During Golden Week this year, we travelled to Yakushima (屋久島), a small subtropical island off the southwestern tip of Kyushu. Getting there required taking a flight two hour from Tokyo to
With a population of only 14,000, Yakushima is covered by an ancient cedar forest with trees over 1000 years old affectionately called yakusugi (sugi is the Japanese word for cedar). A large chunk of the island is designated as a UNESCO World Heritage Site.
Day 1 – Mt. Miyanoura Trail (11.5km)
After spending the first night in a wonderful cottage built from local cedar, we set off for a
In the morning we took the 9.16am bus from Gochomae (stop no. 62) up the snaking mountain road to Kigen-sugi (stop no. 72), arriving at 10.19am. The bus stop is named after a 3,000-year-old tree which sits majestically beside the road. We
1.7km up the road the hike starts from Yodogawa Trail Head (1,360m). The well-maintained trail runs gently uphill and within 30 mins we had reached Yodogawa Hut (淀川小屋). Here a bridge crosses a shallow river and to our
Further ahead, the tree cover eventually broke and we were above to look down over the lush canopy with a huge diversity of different trees and plants pockmarked with huge boulders, quite unlike any other forests I’ve seen in Japan before. One rock formation looks like a stack of sliced tofu!
At 1.30pm we reached Hananoego (花之江河) (1,630m), a flat peat marsh where we stopped to heat up lunch; curry risotto rice which we ate wrapped in tortillas. With perfectly blue skies it was hot enough to require sun cream but not uncomfortable to walk in.
The trail continued gently over and between a number of successively higher peaks until we reached the top of Mt. Miyanoura-
Dipping down to Yakeno-san-
The terrain leading up to Mt. Nagata-
The point at which the sea meets with the sky created a rather interesting halo effect in the golden sunlight of the dying day but we didn’t stop for long since we were keen to set up camp before nightfall. Our progress was hampered by the route which was in a poor state of repair and tough to navigate on weary legs.
Spot the cheeky 🐒.
We reached Shikanosawa Hut (鹿の沢小屋) (1,550m), which is unmanned and more of a hovel than anything else. Behind it is a stream and beyond that is a small clearing with enough room for a few tents. We were the last to arrive and quickly got set up before cooking some dehydrated chilli for dinner as the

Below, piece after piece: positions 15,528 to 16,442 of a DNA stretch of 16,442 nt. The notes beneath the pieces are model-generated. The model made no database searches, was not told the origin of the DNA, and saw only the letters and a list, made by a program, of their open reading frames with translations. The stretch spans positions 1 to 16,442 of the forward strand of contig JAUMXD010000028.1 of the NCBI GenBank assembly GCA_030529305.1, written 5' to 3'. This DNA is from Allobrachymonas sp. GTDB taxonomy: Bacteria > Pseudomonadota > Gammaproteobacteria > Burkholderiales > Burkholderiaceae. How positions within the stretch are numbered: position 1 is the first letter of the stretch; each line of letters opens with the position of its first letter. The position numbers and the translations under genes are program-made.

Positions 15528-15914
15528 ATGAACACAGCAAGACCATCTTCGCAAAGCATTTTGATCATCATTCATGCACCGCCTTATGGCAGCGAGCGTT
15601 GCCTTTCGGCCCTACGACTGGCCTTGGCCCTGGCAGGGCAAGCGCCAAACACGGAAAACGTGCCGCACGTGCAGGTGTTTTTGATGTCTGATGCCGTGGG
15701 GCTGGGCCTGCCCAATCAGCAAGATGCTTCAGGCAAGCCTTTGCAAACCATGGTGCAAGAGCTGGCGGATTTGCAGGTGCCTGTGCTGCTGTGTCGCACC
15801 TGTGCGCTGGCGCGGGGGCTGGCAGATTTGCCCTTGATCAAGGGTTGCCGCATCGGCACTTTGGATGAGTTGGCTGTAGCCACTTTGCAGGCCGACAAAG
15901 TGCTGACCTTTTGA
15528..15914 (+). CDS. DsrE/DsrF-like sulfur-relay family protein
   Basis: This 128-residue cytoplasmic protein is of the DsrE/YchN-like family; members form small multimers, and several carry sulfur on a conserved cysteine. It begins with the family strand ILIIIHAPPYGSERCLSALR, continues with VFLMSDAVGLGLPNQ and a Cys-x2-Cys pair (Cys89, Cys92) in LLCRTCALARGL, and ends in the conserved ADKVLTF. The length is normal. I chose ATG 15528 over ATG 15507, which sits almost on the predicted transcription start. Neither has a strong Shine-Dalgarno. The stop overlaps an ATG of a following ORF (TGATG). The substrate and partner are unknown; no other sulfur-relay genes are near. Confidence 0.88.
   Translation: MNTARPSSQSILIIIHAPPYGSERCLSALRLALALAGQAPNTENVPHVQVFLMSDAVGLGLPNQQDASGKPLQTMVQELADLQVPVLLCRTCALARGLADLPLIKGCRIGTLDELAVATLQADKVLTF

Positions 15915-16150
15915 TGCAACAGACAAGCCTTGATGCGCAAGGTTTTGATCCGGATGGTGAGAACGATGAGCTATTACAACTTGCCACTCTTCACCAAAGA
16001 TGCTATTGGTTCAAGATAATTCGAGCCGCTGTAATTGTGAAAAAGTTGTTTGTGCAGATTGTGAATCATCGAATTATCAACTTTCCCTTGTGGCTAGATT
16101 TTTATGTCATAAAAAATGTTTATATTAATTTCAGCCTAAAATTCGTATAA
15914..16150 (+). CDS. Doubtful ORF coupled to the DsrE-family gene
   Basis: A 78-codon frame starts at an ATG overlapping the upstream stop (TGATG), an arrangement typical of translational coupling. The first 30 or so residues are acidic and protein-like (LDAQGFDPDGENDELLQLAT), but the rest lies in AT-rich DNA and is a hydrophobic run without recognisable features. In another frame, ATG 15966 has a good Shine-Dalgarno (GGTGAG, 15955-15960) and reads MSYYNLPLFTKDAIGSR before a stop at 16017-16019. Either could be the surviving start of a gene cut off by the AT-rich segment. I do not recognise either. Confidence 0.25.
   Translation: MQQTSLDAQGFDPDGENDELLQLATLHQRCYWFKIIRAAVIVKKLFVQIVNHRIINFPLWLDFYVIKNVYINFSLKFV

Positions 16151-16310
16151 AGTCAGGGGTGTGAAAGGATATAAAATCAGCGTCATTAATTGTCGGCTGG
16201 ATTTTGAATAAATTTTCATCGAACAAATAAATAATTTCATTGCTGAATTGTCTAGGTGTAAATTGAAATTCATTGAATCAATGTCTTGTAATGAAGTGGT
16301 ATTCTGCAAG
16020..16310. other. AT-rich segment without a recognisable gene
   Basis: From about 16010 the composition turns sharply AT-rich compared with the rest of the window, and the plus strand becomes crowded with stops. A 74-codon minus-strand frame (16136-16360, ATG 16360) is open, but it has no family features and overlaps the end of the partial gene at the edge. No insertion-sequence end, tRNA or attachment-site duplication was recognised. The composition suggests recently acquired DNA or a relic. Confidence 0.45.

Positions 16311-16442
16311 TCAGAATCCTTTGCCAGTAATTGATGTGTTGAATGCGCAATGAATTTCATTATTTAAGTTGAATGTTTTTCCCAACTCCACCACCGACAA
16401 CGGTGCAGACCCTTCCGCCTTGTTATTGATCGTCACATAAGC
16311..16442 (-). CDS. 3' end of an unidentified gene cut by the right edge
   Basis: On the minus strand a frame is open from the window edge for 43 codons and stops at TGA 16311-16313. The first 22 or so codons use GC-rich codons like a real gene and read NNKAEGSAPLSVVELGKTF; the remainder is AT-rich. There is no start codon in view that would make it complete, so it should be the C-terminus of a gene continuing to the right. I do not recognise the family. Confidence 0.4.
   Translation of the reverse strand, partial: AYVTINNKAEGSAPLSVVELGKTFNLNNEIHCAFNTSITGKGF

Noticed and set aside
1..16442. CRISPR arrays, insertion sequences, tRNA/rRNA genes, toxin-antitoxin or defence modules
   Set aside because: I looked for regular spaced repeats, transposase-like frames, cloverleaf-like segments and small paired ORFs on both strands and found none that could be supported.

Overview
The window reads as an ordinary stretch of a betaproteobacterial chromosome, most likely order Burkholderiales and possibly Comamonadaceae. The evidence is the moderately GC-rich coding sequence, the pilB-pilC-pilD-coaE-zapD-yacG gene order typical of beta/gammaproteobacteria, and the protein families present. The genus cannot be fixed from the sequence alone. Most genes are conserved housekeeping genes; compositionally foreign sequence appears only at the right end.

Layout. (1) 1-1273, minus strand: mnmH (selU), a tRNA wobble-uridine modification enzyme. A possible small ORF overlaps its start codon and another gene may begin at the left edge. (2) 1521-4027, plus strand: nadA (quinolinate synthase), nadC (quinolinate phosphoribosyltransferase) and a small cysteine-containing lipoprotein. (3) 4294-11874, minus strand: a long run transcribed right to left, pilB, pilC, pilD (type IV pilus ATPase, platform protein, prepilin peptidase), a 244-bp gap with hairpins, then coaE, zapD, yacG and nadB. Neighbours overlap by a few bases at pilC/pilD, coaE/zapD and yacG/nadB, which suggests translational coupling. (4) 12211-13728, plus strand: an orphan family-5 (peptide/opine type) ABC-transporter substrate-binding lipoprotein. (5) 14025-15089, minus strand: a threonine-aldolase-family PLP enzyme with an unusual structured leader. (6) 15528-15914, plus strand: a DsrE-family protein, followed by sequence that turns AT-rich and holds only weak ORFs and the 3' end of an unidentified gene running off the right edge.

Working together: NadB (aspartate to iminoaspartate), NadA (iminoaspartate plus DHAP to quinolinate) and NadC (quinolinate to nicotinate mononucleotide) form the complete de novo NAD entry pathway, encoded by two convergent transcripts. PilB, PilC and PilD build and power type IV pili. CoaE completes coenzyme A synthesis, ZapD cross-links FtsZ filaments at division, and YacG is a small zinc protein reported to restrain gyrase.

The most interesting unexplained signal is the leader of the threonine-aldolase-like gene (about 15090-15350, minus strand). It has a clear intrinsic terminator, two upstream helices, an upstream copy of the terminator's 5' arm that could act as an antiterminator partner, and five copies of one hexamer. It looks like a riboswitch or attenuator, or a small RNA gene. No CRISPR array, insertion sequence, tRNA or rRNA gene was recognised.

Once the light was gone, the temperature quickly dropped and so we got straight into our sleeping bags. Unfortunately, hikers in Japan have a habit of getting up absurdly early in the morning and I think the first clocked out around 2.30am followed by others every hour thereafter. How on earth they manage to walk safely in the dark I don’t know.
Day 2 – Nagata Trail (12.5km)
Yakushima is famed for its “35-days of rain” per month and, poking our heads out of the tent at
After a quick breakfast of
“Difficult” turned out to be a massive understatement. “Grueling” and “painful” would be better adjectives for the trail which was unrelenting in every respect.
The trail is entirely under thick tree cover and is constantly weaving in and out of gullies meaning we soon lost all sense of direction. While pink ribbons have been tied to trees to keep you on the path, it’s pretty easy to miss a turning and we had to double back multiple times to correct course.
Walking in the rain over wet rocks and leaves made every step a hazard which led to multiple falls, luckily none serious. Worst of all, as well as being soaked from head to toe, we were both prayed upon by nasty little leeches which silently tried to suck us dry. Not a pretty sight.
Amazingly we managed to reach the trail bottom at 2 pm, passing only one other lunatic on his way up the entire time. It was a 1-hour walk from there to the bus stop and we walked like our lives depended on it. A wrong turn at the start meant we lost 15 minutes but we still managed to make it just in time. The sight of a bus has never been so welcome.
After travelling 1.5 hours clockwise around the coast we stopped in Anbo to pick up
We then caught the next bus continuing clockwise until we reached Ananda Chillage (book on Airbnb), where we stayed the night. Our hosts, Miki and Shinji, were super kind in helping us dry out our tent and wash our clothes.
In the morning we enjoyed a delicious breakfast of local vegetables and freshly baked bread, after which we took a yoga class in the adjoining studio. It was the perfect respite to ease our aching legs!
If you’re interested in hiking in Yakushima check out this map which shows most of the key routes. For basic camping supplies and somewhere to store extra luggage while you’re hiking, Morinokirameki near the ferry port is very convenient.